Weird World Festivals
Well, we’ve passed the August bank holiday, signalling the end of the Great British summer. And the Notting Hill Carnival and Reading and Leeds festivals closed the curtain on the UK festival season. So you’d be excused a little despondency at the prospect of a long party-free winter ahead. It’s not all doom and gloom though as we’ve found some weird and wonderful festival around the world to tide you over until next summer:
Late August – La Tomatina, Bunol, Valencia
No one really knows how this event started despite the fact that it only dates back to 1945, well within living memory. For one day, and one day only, 50,000 tourists – 5 times the population of Bunol – descend on this sleepy town in Valencia for the annual La Tomatina festival. During the course of the day tens of metric tons of over ripe tomatoes are hurled around the town covering everyone, and everything in sticky red slime. As quickly as it began, the festival ends again, the tourists leave and the disgruntled residents and shop owners of Bunol set about the cleanup operation.
December 23rd – Night of the Radishes, Oaxaca, Mexico
Where the English have nativity plays and Christmas tree decorations, the residents of Oaxaca in Mexico have enormous radishes. For weeks in advance, artisans sculpt their radishes into weird and wonderful shapes and sculptures for display in the town square. The detail and variety that is achieved is quite astonishing as these vegetable creations act out village scenes, nativity plays and historical and mythological tales. Townsfolk process around the displays before the evening is capped off by a firework display and – presumably – a massive salad.
Friday 21st to Wednesday 26th January 2011 – Tunarama, Port Lincoln, Australia
Originally founded to give fisherman a send off at the start of the tuna fishing season, this festival has persisted even with the advent of modern fishing techniques. Now in its 49th year, Tunarama is five days of tuna-themed fun, including tuna street parades, fireworks and a ‘slippery pole’ competition. The highlight of the festival, however, is the Tuna Toss which is a bit like the Olympic hammer toss… with a tuna. The growing fame of this event draws competitors from around the world and 2011 will be no exception with participants lining up to beat the record throw of 37.23 metres.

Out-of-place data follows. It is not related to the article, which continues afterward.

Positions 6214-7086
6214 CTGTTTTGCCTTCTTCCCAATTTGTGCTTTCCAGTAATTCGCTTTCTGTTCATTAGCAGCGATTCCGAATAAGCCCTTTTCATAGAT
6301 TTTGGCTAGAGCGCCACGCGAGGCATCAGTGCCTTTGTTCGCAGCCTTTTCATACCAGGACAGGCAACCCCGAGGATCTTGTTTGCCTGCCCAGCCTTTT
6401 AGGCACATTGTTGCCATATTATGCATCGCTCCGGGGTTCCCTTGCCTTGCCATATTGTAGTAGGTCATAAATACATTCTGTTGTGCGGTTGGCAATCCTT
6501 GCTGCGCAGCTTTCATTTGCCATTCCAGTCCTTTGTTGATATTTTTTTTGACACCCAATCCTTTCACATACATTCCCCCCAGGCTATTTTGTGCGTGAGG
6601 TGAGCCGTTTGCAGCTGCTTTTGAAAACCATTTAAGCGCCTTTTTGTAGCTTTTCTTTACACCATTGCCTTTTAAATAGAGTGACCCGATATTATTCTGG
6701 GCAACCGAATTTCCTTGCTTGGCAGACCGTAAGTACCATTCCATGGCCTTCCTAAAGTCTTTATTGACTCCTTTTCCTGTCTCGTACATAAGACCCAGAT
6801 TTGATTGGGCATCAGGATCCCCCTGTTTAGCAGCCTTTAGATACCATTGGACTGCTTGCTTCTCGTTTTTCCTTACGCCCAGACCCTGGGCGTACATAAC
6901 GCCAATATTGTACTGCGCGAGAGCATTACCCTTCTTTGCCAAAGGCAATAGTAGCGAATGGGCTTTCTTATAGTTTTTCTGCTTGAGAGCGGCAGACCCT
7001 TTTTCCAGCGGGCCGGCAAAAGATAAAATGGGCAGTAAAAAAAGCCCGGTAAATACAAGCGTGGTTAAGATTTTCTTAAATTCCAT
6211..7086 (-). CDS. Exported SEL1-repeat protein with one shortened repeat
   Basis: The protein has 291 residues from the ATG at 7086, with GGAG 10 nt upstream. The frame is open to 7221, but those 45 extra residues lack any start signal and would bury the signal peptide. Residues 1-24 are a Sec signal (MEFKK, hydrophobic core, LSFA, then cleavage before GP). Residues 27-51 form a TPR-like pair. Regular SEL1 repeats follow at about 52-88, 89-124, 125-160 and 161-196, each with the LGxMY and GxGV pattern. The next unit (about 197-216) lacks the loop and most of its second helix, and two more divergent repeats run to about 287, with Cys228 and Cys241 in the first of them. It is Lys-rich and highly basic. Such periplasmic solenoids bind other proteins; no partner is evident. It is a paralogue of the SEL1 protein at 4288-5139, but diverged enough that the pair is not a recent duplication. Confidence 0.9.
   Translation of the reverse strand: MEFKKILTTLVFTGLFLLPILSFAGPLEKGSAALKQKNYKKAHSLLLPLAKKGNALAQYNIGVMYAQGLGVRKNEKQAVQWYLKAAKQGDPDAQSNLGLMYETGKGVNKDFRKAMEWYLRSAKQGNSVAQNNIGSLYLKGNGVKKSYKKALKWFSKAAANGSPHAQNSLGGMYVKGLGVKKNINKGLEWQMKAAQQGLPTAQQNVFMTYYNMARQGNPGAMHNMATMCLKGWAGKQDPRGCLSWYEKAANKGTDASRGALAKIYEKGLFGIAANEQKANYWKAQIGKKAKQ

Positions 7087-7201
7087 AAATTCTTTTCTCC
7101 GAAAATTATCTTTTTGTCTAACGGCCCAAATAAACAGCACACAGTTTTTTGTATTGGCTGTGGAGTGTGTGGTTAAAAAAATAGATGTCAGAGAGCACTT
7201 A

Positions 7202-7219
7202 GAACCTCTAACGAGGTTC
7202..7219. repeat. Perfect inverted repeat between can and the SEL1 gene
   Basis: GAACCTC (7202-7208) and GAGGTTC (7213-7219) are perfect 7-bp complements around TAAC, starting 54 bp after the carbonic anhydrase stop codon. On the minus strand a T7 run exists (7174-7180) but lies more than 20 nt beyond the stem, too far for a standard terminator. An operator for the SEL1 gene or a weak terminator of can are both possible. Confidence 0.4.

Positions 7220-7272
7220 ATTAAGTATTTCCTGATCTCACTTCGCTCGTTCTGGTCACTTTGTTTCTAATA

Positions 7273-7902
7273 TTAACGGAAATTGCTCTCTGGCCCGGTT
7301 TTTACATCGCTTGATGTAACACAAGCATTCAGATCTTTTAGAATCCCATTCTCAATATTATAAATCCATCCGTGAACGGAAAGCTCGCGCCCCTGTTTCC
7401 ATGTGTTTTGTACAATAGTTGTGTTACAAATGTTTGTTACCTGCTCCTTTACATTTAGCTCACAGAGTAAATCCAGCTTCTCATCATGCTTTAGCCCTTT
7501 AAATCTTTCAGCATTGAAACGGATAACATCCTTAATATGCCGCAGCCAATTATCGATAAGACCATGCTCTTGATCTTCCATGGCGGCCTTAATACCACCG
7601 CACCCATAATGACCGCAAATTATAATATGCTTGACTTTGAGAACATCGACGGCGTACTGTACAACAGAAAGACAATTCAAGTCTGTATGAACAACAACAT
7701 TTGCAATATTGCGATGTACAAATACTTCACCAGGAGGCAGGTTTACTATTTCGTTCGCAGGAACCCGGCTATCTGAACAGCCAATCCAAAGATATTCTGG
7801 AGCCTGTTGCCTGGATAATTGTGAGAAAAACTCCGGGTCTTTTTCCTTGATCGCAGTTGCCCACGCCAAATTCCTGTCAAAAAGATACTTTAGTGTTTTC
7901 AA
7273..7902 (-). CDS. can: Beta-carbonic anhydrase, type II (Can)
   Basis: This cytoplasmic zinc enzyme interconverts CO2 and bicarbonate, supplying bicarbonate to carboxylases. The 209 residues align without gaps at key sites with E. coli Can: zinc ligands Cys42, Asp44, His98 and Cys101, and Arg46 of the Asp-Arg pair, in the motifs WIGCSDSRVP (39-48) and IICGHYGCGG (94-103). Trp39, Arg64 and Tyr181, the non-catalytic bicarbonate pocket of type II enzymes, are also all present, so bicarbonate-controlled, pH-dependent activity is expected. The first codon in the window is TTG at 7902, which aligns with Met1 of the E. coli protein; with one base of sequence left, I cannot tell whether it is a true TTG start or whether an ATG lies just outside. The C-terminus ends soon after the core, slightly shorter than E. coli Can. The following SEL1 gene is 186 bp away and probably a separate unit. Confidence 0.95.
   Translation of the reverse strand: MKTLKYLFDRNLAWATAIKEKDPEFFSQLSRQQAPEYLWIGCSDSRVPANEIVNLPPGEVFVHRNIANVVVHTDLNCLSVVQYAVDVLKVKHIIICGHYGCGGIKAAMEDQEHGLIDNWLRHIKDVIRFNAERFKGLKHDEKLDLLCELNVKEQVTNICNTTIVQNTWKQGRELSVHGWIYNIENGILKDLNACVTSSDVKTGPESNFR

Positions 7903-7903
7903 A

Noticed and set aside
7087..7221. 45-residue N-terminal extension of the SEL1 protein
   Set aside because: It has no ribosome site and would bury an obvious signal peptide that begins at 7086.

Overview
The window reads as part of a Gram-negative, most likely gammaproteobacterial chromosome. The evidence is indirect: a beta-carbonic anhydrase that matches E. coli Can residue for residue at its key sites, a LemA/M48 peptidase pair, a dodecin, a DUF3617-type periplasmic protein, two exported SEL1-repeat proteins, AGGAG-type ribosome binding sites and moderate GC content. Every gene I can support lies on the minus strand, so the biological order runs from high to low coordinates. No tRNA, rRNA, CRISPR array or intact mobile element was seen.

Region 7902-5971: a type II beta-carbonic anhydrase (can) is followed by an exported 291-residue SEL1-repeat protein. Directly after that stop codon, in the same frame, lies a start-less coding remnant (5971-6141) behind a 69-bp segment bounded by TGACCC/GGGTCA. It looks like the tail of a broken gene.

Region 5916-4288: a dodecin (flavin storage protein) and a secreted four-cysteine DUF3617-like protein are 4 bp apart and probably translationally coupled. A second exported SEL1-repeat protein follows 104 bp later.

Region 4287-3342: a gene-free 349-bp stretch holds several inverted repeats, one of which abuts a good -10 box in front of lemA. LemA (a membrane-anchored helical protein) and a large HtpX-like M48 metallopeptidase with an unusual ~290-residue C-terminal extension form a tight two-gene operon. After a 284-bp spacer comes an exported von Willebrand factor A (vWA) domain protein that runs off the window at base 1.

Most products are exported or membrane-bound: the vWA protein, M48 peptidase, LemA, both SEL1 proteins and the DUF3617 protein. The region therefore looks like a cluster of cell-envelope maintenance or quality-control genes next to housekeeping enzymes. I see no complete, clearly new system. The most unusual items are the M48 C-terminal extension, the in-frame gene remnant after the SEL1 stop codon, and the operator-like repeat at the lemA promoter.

May – El Colacho, Castrillo de Murcia, Castille
With spring in full bloom and the British summer well on its way, round up the international festival season with El Colacho in the little village of Castrillo de Murcia. Not for the faint hearted, this festival involves a bunch of satanic men exorcising the village’s newly borns. The exorcists are dressed up in red and yellow outfits replete with devil horns, whips and truncheons. The crowd are roused up by a few whip cracks in their direction and then the event begins. The babies are laid out on the ground for the devils to jump over. It’s hard to watch, but supposedly, as the devils pass over the infants they draw the evil out of them, leaving them in a state of pure goodness ready to face the life ahead of them.